In the 1979 case, Ferri v. Ackerman, the United States Supreme Court determined that “independence” of appointed counsel to act as an adversary is an “indispensible element” of “effective representation.” Two years later, the Court determined in Polk County v. Dodson, that states have a “constitutional obligation to respect the professional independence of the public defenders whom it engages.” Observing that “a defense lawyer best serves the public not by acting on the State’s behalf or in concert with it, but rather by advancing the undivided interests of the client,” the Court concluded in Polk County that a “public defender is not amenable to administrative direction in the same sense as other state employees.”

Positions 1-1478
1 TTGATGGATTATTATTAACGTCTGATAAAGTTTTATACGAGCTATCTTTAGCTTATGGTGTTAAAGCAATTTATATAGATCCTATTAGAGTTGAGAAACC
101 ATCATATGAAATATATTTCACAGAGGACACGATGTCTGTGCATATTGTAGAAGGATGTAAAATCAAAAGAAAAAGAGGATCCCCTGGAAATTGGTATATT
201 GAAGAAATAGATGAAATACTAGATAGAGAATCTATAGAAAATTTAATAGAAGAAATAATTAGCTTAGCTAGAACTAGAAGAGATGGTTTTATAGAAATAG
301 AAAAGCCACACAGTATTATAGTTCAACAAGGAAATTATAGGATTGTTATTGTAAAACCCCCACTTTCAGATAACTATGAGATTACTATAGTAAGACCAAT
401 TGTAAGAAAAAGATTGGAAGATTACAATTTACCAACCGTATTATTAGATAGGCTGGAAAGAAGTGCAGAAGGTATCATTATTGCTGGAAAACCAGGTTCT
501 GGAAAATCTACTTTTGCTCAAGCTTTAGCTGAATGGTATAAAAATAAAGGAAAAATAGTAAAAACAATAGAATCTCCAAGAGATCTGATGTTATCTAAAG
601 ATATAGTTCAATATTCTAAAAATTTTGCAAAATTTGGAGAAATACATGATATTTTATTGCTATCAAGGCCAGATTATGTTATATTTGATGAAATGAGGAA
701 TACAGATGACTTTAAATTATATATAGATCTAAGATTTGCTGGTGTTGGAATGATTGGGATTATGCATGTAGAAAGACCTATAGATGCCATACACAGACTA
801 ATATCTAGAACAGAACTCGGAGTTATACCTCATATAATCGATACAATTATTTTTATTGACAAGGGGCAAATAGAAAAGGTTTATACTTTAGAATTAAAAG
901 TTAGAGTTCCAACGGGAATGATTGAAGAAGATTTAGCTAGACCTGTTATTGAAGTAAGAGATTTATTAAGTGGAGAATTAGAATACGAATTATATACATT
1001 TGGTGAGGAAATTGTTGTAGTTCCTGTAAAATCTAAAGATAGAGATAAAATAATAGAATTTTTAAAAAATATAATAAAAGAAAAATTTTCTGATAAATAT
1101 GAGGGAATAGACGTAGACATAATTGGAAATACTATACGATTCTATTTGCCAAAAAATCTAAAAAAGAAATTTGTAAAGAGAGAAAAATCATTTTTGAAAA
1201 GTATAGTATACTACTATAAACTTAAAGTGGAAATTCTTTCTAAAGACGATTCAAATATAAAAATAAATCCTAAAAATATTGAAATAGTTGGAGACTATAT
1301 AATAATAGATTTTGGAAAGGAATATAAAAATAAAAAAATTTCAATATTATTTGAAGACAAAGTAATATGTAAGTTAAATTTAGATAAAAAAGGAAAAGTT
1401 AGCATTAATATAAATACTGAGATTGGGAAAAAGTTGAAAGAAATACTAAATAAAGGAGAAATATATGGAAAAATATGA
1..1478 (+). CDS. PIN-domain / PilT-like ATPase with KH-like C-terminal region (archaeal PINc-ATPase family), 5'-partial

This is confirmed in Strickland v. Washington. In that case, the Court states that “independence of counsel” is “constitutionally protected,” and that “[g]overnment violates the right to effective assistance when it interferes in certain ways with the ability of counsel to make independent decisions about how to conduct the defense.”
In the United States, there are two primary types of undue interference on the defense function: judicial interference and political interference. National standards suggest that the best way to protect defense counsel independence – either on the municipal, county or state-level – is through the establishment of an independent public defender commission.